Finally, because grinding is something that nobody really enjoys (and if they say they do, they're lying), it's important to be able to break this large task of getting a few thousand Tech Points per character down into reasonable chunks.  First, since the party size is three, you can get three people's Tech Points simultaneously, at least up until Crono learns Luminaire.  Next, there's a small bit of math you can do to figure out how many times you'll have to do this run to get the next techs for everyone, and even find out in advance which battle they'll learn the tech on.  It's pretty simple.

Because I am who I am, I usually have a PowerShell window open.  PowerShell is handy for this because you can type in a mathematical expression on the command line and it'll evaluate it for you.  And because PowerShell comes standard with any recent Windows OS, if you have Windows, you have PowerShell.  There are solutions for other OSes too.  I would personally just install Python, run it from the Terminal in either Mac OS or Linux, and be done with it.

To calculate how many runs it will take, look at the Techs page of the menu, and select one of the characters.  Divide the number of Tech Points the character has left for their next tech by 70.  You'll likely get a floating point value, but more importantly, you now know how many times you'll have to do this run through Forest Maze to get them their next tech.  Do this for all three characters you have in the party, recalculate every once in a while during your session (always at the end of a run!), and then again at the end of the session so you know where you stand for your next session.

To find out which battle they'll learn the tech on, you need the modulus operation ('mod' for short, in speech), which in both PowerShell and Python, is %.  The remaining Tech Points mod 70 will give you the remainder after division, and then you can look through your sequence and the number of Tech Points you gain in each battle to tell precisely where they'll learn the tech.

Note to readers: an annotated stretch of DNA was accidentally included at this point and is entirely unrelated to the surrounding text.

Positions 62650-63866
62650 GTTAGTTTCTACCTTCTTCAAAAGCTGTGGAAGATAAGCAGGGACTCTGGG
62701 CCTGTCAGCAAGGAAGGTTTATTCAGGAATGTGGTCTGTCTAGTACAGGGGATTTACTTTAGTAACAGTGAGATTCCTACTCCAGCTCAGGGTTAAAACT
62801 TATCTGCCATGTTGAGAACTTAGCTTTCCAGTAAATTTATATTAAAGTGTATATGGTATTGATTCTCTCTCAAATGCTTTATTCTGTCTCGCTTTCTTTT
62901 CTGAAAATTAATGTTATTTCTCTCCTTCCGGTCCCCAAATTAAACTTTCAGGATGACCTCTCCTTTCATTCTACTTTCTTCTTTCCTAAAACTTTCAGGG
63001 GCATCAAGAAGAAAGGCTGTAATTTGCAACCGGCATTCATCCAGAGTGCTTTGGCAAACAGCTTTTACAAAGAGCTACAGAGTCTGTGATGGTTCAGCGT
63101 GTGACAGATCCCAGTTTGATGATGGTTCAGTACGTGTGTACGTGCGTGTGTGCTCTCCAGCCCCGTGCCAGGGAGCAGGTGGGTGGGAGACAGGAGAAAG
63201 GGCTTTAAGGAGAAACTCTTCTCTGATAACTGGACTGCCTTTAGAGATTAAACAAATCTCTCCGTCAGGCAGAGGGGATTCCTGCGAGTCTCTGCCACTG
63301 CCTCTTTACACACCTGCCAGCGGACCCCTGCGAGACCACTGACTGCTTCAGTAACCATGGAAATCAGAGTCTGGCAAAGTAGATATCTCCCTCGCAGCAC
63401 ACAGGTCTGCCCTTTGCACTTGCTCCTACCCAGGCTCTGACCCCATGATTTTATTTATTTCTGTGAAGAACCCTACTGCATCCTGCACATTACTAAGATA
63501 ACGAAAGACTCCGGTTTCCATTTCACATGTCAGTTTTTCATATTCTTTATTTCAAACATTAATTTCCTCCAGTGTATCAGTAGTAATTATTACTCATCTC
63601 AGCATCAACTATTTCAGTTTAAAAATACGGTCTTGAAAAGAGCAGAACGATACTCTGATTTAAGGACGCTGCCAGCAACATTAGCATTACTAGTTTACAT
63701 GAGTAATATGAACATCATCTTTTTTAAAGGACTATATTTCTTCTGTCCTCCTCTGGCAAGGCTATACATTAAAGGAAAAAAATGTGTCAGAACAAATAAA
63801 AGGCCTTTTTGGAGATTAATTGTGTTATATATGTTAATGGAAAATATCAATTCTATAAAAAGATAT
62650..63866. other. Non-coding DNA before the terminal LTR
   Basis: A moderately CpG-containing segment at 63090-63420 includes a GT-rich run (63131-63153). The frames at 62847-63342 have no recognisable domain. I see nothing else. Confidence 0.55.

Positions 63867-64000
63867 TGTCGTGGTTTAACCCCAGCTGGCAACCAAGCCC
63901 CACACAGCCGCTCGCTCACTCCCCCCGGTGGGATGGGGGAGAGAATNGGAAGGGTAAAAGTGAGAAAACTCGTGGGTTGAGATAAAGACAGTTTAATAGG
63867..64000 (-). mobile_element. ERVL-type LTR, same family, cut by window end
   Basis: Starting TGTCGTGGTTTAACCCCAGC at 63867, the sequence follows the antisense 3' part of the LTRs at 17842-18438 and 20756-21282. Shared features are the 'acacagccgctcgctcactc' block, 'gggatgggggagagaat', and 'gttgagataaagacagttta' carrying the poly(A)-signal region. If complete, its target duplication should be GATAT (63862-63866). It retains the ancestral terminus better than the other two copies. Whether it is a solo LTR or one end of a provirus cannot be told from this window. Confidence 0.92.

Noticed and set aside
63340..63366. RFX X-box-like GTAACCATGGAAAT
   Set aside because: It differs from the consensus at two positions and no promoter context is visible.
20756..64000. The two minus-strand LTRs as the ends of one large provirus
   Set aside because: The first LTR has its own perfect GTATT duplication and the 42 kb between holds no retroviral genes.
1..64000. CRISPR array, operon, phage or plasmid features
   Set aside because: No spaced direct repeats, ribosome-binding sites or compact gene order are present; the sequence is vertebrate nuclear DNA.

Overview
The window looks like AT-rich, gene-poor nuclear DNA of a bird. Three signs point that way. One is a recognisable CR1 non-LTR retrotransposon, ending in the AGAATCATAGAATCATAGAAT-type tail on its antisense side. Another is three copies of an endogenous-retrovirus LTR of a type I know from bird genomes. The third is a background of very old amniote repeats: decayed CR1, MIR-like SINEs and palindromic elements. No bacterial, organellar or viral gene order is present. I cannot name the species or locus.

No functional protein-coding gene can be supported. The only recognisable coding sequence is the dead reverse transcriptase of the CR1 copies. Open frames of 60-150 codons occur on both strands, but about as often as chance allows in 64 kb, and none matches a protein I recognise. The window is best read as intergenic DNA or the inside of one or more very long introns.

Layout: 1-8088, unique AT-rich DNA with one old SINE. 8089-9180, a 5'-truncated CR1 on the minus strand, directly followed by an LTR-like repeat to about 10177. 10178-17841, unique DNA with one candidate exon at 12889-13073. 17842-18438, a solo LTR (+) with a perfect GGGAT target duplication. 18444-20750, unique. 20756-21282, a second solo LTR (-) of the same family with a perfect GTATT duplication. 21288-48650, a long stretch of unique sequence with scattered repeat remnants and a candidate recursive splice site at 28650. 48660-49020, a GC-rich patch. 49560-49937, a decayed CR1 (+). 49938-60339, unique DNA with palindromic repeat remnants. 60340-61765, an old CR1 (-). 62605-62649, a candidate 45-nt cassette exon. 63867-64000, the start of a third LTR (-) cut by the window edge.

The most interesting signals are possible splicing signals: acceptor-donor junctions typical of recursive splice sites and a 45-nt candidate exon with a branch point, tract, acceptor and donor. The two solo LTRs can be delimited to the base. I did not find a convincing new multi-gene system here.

For example, let's say that at the beginning of a run, Lucca has 126 Tech Points left until she learns Mega Bomb.  Dividing this value by 70 gives us 1.8, indicating that she's got basically two runs left to get Mega Bomb.  Now mod the remaining Tech Points by 70, and you'll get 56.  Assuming you're using my battle sequence, she'll learn Mega Bomb on the Winged Ape and two Kilwalas as you work your way back through from the Reptite Lair entrance.

None of the math really matters in the long run, because you'll learn everything when you learn everything even if you don't calculate how long it'll take or where it'll happen, but this is to sate your mind's desire for accomplishment.  The big goal is getting everyone's techs, but that's a long way away.  Giving yourself smaller goals in the meantime, and breaking the large task down into several smaller tasks that are more manageable, will keep you sane and continuing to play the game.

Keeping yourself sane is why I also recommend muting the TV and listening to music from your playlist instead of listening to the game audio while grinding Tech Points.  Don't get me wrong, Chrono Trigger's soundtrack is amazing, but having it going constantly while grinding keeps you realizing where you are and what you have left to do.  You can make the whole thing a blur by listening to your own music instead.

Anyway, this post is long enough.  There's a smaller bit left still, which is getting Magus his Tech Points, but at that point, you have a lot of options available.